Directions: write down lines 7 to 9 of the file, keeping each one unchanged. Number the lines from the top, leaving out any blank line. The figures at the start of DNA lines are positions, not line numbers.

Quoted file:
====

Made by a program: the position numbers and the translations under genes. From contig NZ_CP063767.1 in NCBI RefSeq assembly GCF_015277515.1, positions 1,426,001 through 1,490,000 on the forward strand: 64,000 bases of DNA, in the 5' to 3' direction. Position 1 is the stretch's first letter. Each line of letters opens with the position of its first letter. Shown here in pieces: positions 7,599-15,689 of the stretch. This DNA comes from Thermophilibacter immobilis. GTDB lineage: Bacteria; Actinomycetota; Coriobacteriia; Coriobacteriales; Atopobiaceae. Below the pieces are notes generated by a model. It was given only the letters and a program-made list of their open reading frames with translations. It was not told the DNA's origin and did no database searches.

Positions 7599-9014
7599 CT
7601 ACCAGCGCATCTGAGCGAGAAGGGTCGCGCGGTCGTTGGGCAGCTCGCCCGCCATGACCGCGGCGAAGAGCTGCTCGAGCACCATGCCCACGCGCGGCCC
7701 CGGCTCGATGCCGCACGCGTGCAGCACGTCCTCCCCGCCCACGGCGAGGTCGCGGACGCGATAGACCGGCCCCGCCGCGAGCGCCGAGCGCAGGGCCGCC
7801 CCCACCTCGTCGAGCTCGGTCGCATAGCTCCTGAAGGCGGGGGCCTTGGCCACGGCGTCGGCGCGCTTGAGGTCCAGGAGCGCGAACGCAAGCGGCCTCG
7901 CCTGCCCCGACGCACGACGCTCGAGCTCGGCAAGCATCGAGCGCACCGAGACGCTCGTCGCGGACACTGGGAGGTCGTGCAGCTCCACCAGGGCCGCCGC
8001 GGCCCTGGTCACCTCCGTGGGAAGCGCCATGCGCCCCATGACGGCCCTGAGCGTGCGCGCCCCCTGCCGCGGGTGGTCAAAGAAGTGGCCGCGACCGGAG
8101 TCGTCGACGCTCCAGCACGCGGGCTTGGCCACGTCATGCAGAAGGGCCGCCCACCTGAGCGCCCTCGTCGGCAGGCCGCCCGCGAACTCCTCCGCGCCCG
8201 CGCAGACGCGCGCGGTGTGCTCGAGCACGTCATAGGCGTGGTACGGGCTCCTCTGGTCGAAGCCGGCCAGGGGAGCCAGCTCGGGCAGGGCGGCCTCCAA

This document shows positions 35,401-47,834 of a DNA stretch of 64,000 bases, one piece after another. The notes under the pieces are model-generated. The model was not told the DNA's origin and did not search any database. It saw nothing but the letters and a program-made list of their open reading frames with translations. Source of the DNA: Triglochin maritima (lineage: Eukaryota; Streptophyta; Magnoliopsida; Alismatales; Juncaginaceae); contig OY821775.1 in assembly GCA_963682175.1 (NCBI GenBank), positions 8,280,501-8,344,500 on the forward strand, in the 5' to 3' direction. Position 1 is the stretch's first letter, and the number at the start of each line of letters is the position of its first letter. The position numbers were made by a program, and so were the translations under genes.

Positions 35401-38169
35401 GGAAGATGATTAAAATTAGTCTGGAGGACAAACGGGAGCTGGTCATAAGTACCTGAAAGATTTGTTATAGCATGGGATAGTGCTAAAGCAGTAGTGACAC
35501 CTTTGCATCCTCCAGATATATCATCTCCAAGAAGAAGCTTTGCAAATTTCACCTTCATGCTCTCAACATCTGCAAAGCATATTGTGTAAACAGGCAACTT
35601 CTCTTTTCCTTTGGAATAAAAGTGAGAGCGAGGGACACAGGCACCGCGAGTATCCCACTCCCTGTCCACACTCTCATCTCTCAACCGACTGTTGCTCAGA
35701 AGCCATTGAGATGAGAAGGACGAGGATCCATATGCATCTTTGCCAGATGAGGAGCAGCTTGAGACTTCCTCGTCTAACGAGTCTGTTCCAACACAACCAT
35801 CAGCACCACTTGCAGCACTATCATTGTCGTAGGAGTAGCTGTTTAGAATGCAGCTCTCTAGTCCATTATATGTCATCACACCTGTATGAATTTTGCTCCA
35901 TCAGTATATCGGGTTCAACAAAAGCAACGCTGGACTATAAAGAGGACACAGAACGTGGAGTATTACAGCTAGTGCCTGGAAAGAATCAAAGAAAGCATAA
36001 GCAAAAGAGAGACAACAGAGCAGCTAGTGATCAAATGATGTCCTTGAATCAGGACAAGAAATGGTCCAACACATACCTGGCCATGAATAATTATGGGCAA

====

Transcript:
7901 CCTGCCCCGACGCACGACGCTCGAGCTCGGCAAGCATCGAGCGCACCGAGACGCTCGTCGCGGACACTGGGAGGTCGTGCAGCTCCACCAGGGCCGCCGC
8001 GGCCCTGGTCACCTCCGTGGGAAGCGCCATGCGCCCCATGACGGCCCTGAGCGTGCGCGCCCCCTGCCGCGGGTGGTCAAAGAAGTGGCCGCGACCGGAG
8101 TCGTCGACGCTCCAGCACGCGGGCTTGGCCACGTCATGCAGAAGGGCCGCCCACCTGAGCGCCCTCGTCGGCAGGCCGCCCGCGAACTCCTCCGCGCCCG